Adam McKay’s semi-comedic plumbing of the depths of the 2000’s continues with Vice, a biopic about Dick Cheney that, while it spans his entire adult life, wouldn’t exist without the pinnacle of Cheney’s career at the beginning of the 21st century. Like McKay’s previous film, The Big Short, the writer/director employs diversionary sketches and meta fourth-wall breakages to tell his story, but the primary difference between Vice and The Big Short is a lack of interest in explanation. Scenes of The Big Short were given over to the inner workings of the arcane financial instruments that nearly destroyed the global economy. There weren’t villains as much as there were systems erected by large groups of humans who were less malevolent and more short-sighted and irrationally optimistic. Vice, on the other hand, has villains, none moreso than the man at its center, and it has little interest in finding a way into his actions beyond a lust for power and control. McKay also makes the mistake of not watching any of the most successful biopics from the last decade or so, films that took a single episode from a prominent person’s life and adapted that as opposed to clumsily cramming decades of experiences into a couple hours. In both The Big Short and his interviews surrounding the film, McKay was able to communicate that he understood a root cause of the financial crisis. Vice doesn’t have that feeling about Cheney or about political corruption in general, subbing out genuine curiosity for that hilarious time the vice president shot a hunting buddy in the face.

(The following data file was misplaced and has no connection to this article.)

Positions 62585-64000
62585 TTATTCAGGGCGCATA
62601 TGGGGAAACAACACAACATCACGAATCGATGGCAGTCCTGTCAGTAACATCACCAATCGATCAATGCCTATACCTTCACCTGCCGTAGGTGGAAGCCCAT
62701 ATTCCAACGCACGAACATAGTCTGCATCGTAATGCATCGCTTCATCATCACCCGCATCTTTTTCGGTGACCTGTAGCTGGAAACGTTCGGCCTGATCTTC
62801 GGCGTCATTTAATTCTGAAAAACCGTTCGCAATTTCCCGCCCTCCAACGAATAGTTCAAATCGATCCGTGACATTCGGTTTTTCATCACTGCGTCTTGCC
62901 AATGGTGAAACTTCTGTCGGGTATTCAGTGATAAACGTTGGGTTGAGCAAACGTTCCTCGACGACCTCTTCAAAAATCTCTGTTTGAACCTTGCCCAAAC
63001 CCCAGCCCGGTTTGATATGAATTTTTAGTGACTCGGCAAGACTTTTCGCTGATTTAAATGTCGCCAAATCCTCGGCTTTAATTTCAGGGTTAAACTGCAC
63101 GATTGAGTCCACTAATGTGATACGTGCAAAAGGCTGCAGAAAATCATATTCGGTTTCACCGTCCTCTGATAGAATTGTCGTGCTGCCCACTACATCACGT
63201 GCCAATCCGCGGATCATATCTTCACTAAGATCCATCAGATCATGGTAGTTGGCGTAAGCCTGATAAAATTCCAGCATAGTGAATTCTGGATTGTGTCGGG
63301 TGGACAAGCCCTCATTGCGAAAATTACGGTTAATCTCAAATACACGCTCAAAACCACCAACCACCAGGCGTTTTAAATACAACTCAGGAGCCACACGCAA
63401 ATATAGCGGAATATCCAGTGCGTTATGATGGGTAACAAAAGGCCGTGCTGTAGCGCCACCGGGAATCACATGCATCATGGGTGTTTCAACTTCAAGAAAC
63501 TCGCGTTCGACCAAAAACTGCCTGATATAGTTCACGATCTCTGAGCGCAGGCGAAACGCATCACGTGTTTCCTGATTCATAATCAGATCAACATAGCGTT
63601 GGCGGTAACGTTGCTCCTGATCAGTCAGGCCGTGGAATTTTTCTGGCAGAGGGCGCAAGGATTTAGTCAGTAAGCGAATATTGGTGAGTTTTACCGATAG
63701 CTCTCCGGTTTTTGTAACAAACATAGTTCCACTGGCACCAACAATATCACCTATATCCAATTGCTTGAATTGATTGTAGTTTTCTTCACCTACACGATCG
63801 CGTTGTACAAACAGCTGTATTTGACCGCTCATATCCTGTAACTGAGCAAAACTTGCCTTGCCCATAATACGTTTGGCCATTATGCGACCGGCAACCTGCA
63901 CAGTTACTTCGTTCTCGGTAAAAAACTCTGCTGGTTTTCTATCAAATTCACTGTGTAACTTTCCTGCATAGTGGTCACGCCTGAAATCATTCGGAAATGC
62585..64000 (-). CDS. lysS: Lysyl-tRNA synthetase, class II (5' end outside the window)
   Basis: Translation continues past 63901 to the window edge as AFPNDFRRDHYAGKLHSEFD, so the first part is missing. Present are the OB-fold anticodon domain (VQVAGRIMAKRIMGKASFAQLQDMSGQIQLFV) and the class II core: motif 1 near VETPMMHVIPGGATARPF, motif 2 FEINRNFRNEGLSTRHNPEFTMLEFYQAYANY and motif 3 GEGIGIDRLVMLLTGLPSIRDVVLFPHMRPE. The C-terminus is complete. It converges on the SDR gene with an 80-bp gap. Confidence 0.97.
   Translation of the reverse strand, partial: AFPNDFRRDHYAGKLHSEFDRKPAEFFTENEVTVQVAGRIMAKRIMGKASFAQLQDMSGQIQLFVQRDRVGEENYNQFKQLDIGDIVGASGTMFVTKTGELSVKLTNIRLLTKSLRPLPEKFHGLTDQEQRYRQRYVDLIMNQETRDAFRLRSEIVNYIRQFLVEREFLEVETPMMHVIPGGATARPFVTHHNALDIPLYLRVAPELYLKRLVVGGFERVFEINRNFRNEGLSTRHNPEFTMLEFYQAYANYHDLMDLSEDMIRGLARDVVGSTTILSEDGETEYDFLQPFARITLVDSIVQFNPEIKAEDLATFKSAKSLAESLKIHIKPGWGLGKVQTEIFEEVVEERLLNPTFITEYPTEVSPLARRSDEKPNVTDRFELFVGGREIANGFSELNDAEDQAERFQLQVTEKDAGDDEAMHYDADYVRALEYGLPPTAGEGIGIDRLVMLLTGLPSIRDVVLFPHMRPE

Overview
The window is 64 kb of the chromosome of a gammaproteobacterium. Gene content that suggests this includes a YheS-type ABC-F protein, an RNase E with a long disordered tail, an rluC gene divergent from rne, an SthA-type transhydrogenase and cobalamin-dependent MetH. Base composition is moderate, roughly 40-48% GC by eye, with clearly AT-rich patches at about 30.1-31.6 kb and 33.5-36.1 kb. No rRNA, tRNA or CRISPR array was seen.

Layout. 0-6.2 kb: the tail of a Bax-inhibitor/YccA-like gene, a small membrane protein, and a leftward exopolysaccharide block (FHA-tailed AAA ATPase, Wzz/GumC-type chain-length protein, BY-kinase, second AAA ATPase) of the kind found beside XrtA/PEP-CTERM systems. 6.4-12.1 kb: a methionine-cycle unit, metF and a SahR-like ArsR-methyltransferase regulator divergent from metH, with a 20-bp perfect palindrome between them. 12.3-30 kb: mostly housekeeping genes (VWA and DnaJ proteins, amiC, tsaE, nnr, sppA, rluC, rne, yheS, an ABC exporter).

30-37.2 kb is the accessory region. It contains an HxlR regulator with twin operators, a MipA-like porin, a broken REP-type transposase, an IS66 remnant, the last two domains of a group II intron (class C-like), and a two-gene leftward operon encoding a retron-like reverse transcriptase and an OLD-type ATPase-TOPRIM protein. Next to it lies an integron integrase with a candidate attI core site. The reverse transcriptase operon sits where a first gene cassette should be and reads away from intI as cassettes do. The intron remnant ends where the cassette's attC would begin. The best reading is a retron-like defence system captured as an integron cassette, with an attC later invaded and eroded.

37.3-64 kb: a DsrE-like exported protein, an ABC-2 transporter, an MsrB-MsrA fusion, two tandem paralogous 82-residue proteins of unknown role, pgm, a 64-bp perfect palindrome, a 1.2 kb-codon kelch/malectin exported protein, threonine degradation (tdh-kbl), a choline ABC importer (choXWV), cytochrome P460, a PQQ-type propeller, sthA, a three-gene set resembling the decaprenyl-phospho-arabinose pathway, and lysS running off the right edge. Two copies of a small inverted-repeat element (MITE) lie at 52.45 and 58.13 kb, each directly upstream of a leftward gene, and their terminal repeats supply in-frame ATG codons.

Skateboarding experienced a cinematic moment in 2018, as three movies that heavily featured the sport and the ‘wayward’ teens who engage in it were released within months of each other. The nonfiction one, Minding the Gap, was universally recognized as the best of the three, the other two being Mid90’s and Skate Kitchen. Bing Liu’s debut documentary, sprung from his compulsion to shoot skate videos of himself and his friends from his teenage years, starts as a carefree exploration of several young men as they tear around Rockford, IL, but as Liu identifies the unspoken similarities in his and fellow principals Keire’s and Zack’s lives, the film escapes the gravity of their degraded post-industrial town and turns into something profound.